Treatment of tooth root abscess in dogs often requires careful planning due to the need for anesthesia and scheduling considerations. Veterinarians must ensure that pets have fasted since the previous night before administering anesthesia for evaluation and treatment. Due to this preparation time, dogs suspected of having a tooth root abscess may initially receive pain medications, anti-inflammatory drugs, and antibiotics.

Although medical management can alleviate clinical signs such as facial swelling or pain during eating, it’s important to understand that antibiotics alone cannot eliminate the abscess. These abscesses, characterized by pockets of pus causing tooth decay and tissue death, persist despite antibiotic therapy. Bacteria remain trapped within the root and tooth where antibiotics cannot effectively reach. Consequently, even if dogs show improvement during antibiotic treatment, the swelling, pain, and other signs are likely to return after completing the antibiotics.

The primary treatment options for a tooth root abscess are root canal therapy and extraction. Root canal therapy aims to preserve the tooth’s structure while eliminating the infection by hollowing out its internal structure, which would otherwise harbor the infection. Various criteria, including tooth and surrounding damage, extent of periodontal disease, and jaw bone health, determine a dog’s suitability for root canal therapy. Should you consider this option, your veterinarian may refer you to a dental specialist for further evaluation.

Extraction, the more common treatment option, involves removing the affected tooth. Most general practice veterinarians can perform this procedure, which may include administering a nerve block and conducting post-extraction x-rays to confirm complete removal of the tooth. In some cases, a gingival flap may be created and sutured in place with dissolvable oral stitches. Dogs are typically discharged on the same day with antibiotics, pain relief medications, and anti-inflammatory drugs.

Recovery and Management of Tooth Root Abscess in Dogs

Prompt diagnosis and treatment of tooth root abscesses are crucial for favorable outcomes and to reduce the risk of complications such as the spread of infection to the jawbone, soft tissues of the face and neck, and in rare instances, to the heart (endocarditis) or brain (bacterial meningitis). If you suspect your pet has a tooth root abscess, it’s imperative to have them assessed by a veterinarian as soon as possible.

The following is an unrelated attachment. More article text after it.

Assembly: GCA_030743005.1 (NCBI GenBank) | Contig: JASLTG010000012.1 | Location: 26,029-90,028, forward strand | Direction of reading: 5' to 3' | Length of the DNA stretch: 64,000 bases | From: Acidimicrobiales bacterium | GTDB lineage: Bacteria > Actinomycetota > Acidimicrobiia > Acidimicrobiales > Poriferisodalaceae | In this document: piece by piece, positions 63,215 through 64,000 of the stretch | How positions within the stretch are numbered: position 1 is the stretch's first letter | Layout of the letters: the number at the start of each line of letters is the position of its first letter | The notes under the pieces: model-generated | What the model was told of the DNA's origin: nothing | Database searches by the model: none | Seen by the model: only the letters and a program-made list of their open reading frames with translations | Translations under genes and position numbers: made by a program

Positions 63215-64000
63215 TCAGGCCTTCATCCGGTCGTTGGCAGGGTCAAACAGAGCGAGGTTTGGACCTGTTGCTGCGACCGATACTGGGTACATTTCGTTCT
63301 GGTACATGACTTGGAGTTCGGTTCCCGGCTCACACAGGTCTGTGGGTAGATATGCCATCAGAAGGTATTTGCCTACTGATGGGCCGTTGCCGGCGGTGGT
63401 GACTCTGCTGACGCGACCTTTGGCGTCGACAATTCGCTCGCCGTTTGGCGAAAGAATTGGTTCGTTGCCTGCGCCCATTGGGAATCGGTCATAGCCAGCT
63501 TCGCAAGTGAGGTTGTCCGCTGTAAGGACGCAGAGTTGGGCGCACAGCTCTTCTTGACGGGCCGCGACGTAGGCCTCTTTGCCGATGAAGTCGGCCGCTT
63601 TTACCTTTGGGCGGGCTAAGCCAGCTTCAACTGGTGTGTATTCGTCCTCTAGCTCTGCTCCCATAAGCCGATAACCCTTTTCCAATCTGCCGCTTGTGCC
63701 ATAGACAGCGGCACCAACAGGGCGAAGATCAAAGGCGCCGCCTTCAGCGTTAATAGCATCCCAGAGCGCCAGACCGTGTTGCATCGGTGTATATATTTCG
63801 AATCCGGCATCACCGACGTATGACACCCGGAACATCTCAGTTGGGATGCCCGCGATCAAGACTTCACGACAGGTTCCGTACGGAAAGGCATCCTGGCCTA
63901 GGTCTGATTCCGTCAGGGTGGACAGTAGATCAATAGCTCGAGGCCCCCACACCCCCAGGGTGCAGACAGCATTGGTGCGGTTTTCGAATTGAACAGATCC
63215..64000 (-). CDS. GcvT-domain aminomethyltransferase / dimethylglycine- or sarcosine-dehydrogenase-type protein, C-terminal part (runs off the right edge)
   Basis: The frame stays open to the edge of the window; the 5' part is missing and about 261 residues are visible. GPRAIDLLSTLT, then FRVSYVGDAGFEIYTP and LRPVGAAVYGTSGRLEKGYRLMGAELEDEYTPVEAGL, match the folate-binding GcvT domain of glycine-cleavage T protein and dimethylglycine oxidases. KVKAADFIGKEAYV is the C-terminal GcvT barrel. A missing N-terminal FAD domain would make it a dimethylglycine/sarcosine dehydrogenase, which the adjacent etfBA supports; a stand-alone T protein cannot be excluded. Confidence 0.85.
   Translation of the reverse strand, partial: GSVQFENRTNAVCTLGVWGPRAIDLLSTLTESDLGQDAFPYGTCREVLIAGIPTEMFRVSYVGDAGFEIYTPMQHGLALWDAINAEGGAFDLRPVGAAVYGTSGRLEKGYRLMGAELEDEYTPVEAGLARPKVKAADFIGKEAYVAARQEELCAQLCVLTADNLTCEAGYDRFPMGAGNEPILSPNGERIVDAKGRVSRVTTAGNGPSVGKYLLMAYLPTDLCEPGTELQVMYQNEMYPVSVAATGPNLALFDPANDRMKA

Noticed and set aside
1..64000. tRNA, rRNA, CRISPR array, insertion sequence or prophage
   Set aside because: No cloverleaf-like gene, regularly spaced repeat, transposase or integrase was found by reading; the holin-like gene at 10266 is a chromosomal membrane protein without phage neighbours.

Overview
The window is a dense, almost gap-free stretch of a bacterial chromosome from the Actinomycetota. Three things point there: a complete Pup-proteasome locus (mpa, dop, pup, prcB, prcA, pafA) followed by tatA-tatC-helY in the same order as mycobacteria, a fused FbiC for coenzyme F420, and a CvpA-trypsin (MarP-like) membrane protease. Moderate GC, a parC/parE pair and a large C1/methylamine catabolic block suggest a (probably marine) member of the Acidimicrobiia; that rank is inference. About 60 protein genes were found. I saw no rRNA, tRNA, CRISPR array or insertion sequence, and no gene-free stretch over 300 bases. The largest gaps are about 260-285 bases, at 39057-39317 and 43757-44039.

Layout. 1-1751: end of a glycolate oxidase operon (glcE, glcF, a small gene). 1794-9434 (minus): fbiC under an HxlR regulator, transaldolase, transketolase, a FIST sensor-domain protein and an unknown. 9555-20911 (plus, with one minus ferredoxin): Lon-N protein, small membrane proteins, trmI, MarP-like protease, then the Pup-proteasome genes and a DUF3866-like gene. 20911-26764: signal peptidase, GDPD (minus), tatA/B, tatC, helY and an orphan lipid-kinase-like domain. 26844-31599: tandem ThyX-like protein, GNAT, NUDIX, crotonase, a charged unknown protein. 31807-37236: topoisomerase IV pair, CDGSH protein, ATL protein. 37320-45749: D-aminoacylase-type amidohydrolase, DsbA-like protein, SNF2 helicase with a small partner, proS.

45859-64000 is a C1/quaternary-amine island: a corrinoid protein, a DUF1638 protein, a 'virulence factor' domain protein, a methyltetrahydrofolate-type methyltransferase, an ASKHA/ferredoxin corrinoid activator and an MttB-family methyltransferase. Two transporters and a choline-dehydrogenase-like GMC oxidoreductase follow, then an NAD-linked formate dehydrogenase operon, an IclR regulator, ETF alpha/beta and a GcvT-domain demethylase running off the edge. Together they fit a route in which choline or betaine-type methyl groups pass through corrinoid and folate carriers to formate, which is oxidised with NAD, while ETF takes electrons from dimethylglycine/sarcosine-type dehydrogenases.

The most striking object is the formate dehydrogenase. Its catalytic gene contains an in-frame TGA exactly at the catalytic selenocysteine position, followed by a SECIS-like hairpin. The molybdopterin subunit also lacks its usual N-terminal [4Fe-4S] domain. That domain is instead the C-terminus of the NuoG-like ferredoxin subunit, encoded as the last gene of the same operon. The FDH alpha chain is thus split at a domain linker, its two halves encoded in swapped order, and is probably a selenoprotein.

Following dental cleaning and extraction procedures, most dogs are discharged on the same day. They may experience drowsiness for the remainder of the day but are likely to return to their usual selves by the following day. Typically, they will require a canned or softened diet for 5-7 days post-discharge. Kibble can be softened by adding warm water and allowing it to soak for 5 minutes before feeding it to the dog. Additionally, refrain from offering hard treats or toys to the dog for a week to allow the gums to heal.

With proper care, most dogs with a tooth root abscess recover fully and resume their normal activities. It’s essential to adhere to all discharge instructions provided by your veterinarian regarding your pet’s care.

Prevention of Tooth Root Abscess in Dogs

Preventing tooth root abscesses in dogs primarily involves proactive dental healthcare measures. The cornerstone of veterinary dental care is prophylactic dental cleanings, typically recommended every 12 months to uphold your dog’s oral health. Consult your veterinarian to schedule one of these cleanings.

Regular toothbrushing is another effective method to maintain your dog’s dental hygiene. To be impactful, it’s advised to brush your pet’s teeth at home at least two to three times weekly, alongside their annual dental cleaning performed by the veterinarian.

Furthermore, the Veterinary Oral Health Council (VOHC) comprises veterinary dentists and scientists who establish standards for pet dental care. They have curated a beneficial list of approved dog products, including treats, chews, and kibble, designed to diminish tartar buildup and promote fresh breath for your pet.